Swaibu is an ebola survivor. See more of his illness and his return to his family. An edited version of this video was used by authorities as a television broadcast to extend the information availbale to the public about the disease and possible survival.
No new cases of ebola hemorrhagic fever have been reported since December 23 in Bundibugyo district, in western Uganda. MSF teams, who have been providing care to ebola patients in the area since early December, have good reason to hope that this short, but acute, epidemic is coming to its end.
Latest figures show that 148 persons have caught the disease since the first cases were reported in early August. Of these, 37 have died over a period of a few weeks. Authorities officially declared the epidemic on November 28.
Ebola, as well as Marburg fever, are very contagious hemorrhagic fevers with no specific treatment. There are thought to be transmitted through the ingestion of bush meat - monkey meat, in the case of Ebola. These monkeys may have been infected themselves by a healthy carrier, probably a bat.
The MSF intervention, first focused on the isolation of the patients, as well as active research of sick people who had been in touch with confirmed cases, has been very efficient. Less than a month after the start of the intervention, it seems that the chains of transmission of the ebola virus have been broken.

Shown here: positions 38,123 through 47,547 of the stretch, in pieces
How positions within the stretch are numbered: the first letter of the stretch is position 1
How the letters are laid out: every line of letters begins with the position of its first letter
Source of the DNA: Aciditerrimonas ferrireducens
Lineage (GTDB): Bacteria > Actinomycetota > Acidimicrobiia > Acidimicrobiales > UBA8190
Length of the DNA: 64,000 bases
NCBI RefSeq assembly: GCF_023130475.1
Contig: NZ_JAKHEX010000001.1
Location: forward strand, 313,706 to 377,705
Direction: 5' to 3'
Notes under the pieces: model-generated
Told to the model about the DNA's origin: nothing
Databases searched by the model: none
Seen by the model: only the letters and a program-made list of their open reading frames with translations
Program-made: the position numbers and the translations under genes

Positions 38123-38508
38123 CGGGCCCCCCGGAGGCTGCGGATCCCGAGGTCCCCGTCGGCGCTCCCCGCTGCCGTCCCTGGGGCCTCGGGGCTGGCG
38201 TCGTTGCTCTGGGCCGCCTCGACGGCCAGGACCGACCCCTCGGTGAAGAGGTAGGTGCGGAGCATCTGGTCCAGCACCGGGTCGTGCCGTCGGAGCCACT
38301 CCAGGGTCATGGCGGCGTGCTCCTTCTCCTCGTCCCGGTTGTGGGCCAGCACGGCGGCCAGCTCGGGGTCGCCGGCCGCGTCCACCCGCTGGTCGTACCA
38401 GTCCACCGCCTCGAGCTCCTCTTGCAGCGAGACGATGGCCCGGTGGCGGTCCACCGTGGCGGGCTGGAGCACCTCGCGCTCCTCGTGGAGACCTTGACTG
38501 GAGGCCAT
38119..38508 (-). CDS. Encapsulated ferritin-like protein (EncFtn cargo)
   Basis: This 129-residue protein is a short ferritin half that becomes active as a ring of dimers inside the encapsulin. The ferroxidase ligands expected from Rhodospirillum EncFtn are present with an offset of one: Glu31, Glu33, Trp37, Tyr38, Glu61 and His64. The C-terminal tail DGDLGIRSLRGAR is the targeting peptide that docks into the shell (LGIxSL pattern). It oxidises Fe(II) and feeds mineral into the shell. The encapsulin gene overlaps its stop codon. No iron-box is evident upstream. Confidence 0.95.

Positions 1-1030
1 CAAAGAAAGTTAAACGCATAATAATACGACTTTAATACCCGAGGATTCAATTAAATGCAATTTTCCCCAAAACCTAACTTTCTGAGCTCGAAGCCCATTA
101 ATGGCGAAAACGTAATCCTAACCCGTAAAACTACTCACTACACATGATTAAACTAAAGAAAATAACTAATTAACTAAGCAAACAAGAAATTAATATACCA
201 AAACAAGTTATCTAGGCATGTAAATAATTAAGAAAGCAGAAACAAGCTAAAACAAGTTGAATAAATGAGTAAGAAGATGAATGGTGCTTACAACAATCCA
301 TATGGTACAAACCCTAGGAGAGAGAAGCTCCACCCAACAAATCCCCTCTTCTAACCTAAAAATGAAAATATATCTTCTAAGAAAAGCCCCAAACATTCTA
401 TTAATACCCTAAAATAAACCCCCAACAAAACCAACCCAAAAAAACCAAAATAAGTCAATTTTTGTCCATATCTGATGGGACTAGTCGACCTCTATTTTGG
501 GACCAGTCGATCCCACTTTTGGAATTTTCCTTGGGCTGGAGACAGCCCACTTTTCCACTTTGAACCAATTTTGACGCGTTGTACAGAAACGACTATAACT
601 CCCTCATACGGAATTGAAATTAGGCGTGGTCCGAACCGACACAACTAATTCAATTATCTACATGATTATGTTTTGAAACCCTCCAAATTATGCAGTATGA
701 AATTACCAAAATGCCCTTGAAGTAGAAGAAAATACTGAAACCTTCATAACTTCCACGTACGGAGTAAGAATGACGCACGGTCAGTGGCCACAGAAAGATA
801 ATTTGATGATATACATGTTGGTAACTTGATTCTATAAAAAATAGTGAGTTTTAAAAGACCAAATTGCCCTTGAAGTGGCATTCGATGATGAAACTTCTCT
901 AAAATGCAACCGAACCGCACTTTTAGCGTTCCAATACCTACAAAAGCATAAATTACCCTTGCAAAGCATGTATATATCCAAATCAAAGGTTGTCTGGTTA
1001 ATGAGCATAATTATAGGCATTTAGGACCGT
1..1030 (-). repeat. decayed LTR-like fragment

On January 8, one of the two isolation units set up by the organization in Kykio is being and decontaminated and dismantled. Kikyo is a few kilometres away from Bundibugyo, the district main town, where the epidemic seems to have started.
Currently, only one patient remains under observation in the other isolation unit, set up in Bundibugyo's hospital. There is a strong possibility that this patient was not infected by ebola.
The MSF teams, composed of around 20 expatriates and 60 local staff, will progressively reduce their activities while continuing to transfer their know-how to national healthcare staff in order to increase the local capacity of diagnosing the disease and a quicker response and care to patients.
According to international recommendations, the end of the epidemic can only be declared after 42 days, a period time equal to twice the incubation period of the disease with no new cases declaring themselves from the day the last case had been isolated. However, after the first period of 21 days, the area may be considered as "ebola free".
This date, currently set to January 12, is much awaited by the local population of this mountainous region at the edge of the Ugandan Rwenzori region. Understandably, ebola is an extremely feared disease there. It might also be one of the factors that limited the spread of the virus.
Meanwhile, MSF staff is carrying on with their activities: counselling to the victims' families; training of medical staff; and epidemiological research in order to verify that the virus' transmission chains have indeed been broken.